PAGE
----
The British Government, in pretending to hold more than it does in Washington has turned our personnel into pawns in a game between Washington and Tehran. In the end Iran is most probably unlikely to get anywhere on the return of their prisoners from Iraq, and Britain may well get frustrated with the US's hands off approach. However this outcome might not be so bad from Iran's point of view either. If the shallowness of the special relationship is exposed and the Iranians manage to distance the UK and the US, something that would work to their advantage.
Of course this might not have been the reasoning for the kidnapping of the British sailors, however if it was we should watch closely as to what Iran's next move will be. If it starts to raise the issue of its prisoners in Iraq, the relationship between the US and the UK will be put under the spotlight. At this point we will see how strong that relationship really is.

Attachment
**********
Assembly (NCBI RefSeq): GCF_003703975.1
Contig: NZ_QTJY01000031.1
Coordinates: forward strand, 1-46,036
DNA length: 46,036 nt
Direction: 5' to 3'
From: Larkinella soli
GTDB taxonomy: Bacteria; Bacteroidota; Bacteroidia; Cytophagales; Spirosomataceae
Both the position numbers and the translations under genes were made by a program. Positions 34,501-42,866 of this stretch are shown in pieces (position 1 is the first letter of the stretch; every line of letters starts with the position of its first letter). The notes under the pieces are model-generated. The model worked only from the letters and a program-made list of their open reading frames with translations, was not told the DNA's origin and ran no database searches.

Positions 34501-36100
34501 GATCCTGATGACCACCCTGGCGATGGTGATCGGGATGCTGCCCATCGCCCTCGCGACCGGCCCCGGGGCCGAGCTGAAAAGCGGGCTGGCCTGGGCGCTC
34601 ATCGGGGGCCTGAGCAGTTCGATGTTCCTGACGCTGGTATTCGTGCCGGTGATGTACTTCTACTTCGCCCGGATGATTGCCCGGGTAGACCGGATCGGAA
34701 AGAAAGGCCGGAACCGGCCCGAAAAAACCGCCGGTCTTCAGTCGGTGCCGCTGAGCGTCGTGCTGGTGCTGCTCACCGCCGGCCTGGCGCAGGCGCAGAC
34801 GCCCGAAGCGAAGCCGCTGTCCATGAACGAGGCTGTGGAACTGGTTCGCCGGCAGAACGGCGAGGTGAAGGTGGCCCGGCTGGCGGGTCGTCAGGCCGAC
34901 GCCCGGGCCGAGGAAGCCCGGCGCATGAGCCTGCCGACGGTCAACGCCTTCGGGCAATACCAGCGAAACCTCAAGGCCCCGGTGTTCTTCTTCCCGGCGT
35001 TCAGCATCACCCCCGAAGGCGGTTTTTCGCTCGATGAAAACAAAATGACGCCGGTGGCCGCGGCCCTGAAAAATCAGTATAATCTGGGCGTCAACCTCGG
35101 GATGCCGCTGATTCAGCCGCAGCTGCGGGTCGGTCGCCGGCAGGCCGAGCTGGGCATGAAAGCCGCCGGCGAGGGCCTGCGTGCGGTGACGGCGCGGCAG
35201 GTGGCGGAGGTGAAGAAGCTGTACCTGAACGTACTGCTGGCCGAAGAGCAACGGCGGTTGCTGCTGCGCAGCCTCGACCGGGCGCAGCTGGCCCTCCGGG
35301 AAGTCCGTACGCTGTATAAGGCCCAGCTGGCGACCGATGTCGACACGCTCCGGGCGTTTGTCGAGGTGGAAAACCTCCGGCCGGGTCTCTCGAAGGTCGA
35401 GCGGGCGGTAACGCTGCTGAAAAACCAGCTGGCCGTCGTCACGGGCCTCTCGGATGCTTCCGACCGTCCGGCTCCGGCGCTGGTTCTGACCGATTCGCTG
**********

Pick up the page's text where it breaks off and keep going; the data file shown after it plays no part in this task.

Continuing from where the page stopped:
Tuesday, February 27, 2007
Amongst the many distasteful things said in his speech such as defending Guantanamo bay as only a few prisoners of war, and his stiring of islamophobia, there was one thing in particular that deeply disturbed me. Andrew Roberts, strongly advocated introducing internment in order to stop the violence in Iraq, saying that whilst locking up people without charge may be an odious practice in peacetime, this, was a time of war.